Where available, should a pulse oximeter be provided for patients with COVID-19 symptoms following assessment?

03 Aug 2021
Respiratory conditions
  • COVID-19
Type of resource
IPCRG COVID-19 and respiratory Q&A

What the research says:

Pulse oximeters can be an effective tool for home-based self-monitoring of blood oxygen levels in patients with SARS-CoV-2 infection and as a trigger for patients to seek clinical advice or for referral for hospital care (le Rutte et al 2021). In recent years the cost of pulse oximetry has fallen dramatically and it is now a broadly affordable tool for self-monitoring, and often cheaper than a digital thermometer. In Singapore, pulse oximeters are being distributed to every household in response to high infection rates and an influx of new SARS-CoV-2 variants. The aim is to detect patients with silent hypoxia in the absence of other or relatively mild COVID-19 symptoms given the proposed association between the emergence of silent hypoxia, the onset of clinical deterioration and poor outcomes
(Brouqui et al 2021; Busana et al 2021; Dillon et al 2021).

What this means for your clinical practice:

  • Every patient with respiratory symptoms requires assessment by an appropriately qualified HCP (this could be via telephone); the use of pulse oximetry as part of the close monitoring of patients during SARS-COV-2 infection may be considered based on the result of assessment and according to national guidelines
  •  Consider home-based pulse oximetry for people who: Have a diagnosis of COVID-19 (clinical or positive test result) AND are symptomatic and EITHER >65 years or <65 years and clinically extremely vulnerable to COVID or where clinical judgement applies, taking into account multiple additional COVID risk factors (NHSE 2021)
  • An effective method to capture silent hypoxia is to assess blood oxygen levels at rest and after 1 minute of a sit-to-stand test. A recent study in primary care used a cut-off point of 92% or a decline of ≥4% to prompt further medical assessment (https://www.copper-onderzoek.nl/hap/)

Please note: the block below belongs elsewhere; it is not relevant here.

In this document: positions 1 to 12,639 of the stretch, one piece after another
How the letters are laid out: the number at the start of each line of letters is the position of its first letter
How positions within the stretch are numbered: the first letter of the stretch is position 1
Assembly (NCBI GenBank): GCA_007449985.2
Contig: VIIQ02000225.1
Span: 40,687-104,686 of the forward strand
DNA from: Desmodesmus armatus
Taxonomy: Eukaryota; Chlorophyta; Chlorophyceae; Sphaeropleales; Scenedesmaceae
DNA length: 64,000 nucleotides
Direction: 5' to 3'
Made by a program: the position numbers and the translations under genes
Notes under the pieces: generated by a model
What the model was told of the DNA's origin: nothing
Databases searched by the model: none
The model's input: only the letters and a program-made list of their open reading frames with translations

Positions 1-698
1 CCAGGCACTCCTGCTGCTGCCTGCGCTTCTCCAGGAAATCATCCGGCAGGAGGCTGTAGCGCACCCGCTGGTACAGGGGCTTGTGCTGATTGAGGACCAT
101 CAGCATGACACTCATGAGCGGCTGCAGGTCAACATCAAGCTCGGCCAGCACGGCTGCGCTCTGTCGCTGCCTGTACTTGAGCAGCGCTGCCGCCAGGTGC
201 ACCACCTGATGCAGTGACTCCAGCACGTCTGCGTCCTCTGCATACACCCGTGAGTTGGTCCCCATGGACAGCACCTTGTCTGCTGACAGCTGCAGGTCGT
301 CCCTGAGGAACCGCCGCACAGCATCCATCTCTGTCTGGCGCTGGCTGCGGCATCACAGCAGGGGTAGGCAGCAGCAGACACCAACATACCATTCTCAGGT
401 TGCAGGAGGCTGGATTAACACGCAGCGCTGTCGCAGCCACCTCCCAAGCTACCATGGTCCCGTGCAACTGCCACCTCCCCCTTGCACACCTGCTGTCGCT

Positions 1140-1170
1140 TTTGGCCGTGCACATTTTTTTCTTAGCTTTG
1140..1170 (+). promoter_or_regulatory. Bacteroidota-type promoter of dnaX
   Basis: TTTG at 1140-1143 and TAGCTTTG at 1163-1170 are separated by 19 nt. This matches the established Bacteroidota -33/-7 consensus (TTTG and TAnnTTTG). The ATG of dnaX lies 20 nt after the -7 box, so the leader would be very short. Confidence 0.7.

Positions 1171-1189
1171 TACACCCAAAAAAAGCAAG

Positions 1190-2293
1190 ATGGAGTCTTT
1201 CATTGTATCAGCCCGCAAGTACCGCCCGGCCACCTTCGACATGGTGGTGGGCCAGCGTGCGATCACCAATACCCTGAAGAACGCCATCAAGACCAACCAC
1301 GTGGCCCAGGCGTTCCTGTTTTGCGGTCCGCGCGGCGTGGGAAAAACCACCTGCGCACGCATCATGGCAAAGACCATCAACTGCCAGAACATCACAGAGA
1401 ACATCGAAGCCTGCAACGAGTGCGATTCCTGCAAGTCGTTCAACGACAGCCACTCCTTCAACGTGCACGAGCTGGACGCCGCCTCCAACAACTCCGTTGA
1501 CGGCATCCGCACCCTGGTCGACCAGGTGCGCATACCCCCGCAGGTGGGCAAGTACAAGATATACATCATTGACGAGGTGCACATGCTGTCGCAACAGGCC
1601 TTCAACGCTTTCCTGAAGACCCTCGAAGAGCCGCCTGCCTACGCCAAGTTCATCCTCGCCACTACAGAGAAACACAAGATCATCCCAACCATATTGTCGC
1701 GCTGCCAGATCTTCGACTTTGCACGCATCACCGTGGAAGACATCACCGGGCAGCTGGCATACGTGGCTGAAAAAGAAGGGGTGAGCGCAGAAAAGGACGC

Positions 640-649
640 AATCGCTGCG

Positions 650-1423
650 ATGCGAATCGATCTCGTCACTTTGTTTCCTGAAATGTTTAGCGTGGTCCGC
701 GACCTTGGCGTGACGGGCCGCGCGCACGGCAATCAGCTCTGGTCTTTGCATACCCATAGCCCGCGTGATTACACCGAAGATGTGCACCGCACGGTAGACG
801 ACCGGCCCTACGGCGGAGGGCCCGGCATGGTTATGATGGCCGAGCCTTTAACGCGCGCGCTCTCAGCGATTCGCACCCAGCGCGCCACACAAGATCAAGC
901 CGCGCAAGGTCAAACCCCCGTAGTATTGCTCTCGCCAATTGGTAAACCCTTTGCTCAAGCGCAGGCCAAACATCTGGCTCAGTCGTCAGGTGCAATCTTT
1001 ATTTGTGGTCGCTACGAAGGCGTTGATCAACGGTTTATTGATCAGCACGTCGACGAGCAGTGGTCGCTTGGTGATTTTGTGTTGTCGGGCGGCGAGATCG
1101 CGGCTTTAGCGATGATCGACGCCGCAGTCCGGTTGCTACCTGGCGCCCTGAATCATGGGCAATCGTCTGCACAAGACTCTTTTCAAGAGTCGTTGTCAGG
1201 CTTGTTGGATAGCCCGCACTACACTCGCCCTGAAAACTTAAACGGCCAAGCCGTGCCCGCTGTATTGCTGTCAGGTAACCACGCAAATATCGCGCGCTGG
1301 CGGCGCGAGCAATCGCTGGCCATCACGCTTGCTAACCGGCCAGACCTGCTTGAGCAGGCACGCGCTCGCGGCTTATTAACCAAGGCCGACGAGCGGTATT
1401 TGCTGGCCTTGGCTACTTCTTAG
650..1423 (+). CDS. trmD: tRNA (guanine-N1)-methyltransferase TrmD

• At present, there is no evidence to guide the daily frequency of self-monitoring. A reasonable recommendation would be for patients with SARS-CoV-2 infection to check their oxygen saturation twice a day in the morning and at night (or more often if instructed by their health care provider) or following a worsening of symptoms such as chest pain, fast or difficulty breathing (at rest or while speaking) (New York City Health Department 2020)
  • Pulse oximeter readings should be taken on a warm finger, with the patient in the upright (sitting) position and resting. The instrument should be left to stabilise for a minute before confirming the reading (Greenhalgh et al 2021)
  • Advise patients whose blood oxygen level declines below 94% to seek (urgent) medical care; in healthy women over 70 years of age, 20% will have a reading between 92–94%, therefore, the individual cut-off may be set at a lower threshold
  • Advise patients whose blood oxygen level declines below 90% to seek emergency transfer to hospital
  • A drop in saturation of 3% or more below what is normal for the patient is considered abnormal and should prompt further assessment

Useful links and supporting references:

Brouqui P, et al. Asymptomatic hypoxia in COVID-19 is associated with poor outcome. Int J Infect Dis 2021;102:233–8. Available at: https://www.ijidonline.com/article/S1201-9712(20)32271-2/fulltext. Accessed July 2021.

Busana M, et al. Prevalence and outcome of silent hypoxemia in COVID-19. Minerva Anestesiol 2021;87:325–33. Available at: https://www.minervamedica.it/en/journals/mine rva-
anestesiologica/article.php?cod=R02Y2021N0 3A0325
. Accessed July 2021.

Dillon K, et al. Pre-hospital lowest recorded oxygen saturation independently predicts death in patients with COVID-19. Br Paramed J 2020;5:59–65. Available at:
https://pubmed.ncbi.nlm.nih.gov/33456398/  Accessed July 2021

Greenhalgh T, et al. Remote management of Covid-19 using home pulse oximetry and virtual ward support. BMJ 2021;372:n677. doi: 10.1136/bmj.n677. Erratum in: BMJ. 2021 Apr 19;373:n1001. Available at:
https://www.bmj.com/content/372/bmj.n677 Accessed June 2021.

Le Rutte T, et al. Home-based monitoring and early treatment of COVID-19 to reduce hospital admissions and improve outcomes: the COPPER studies. General Practitioners Research Institute. For more information on the COPPER studies visit: Info HAP - (copper-onderzoek.nl).

NHSE. Novel coronavirus (COVID-19) standard operating procedure. COVID oximetry @home. Publications approval reference: 001559. Version 1.1.01. March 2021. Accessed July 2021.

NYC Health Department. COVID-19: How to Monitor Your Oxygen Level https://www1.nyc.gov/assets/doh/downloads/pdf/covid/providers/covid-19-monitor-oxygen-patient-handout.pdf Accessed June 2021

Authors:

Jaime Correia de Sousa (ICVS, School of Medicine, University of Minho, Portugal) for and on behalf of the IPCRG practice driven answers review group.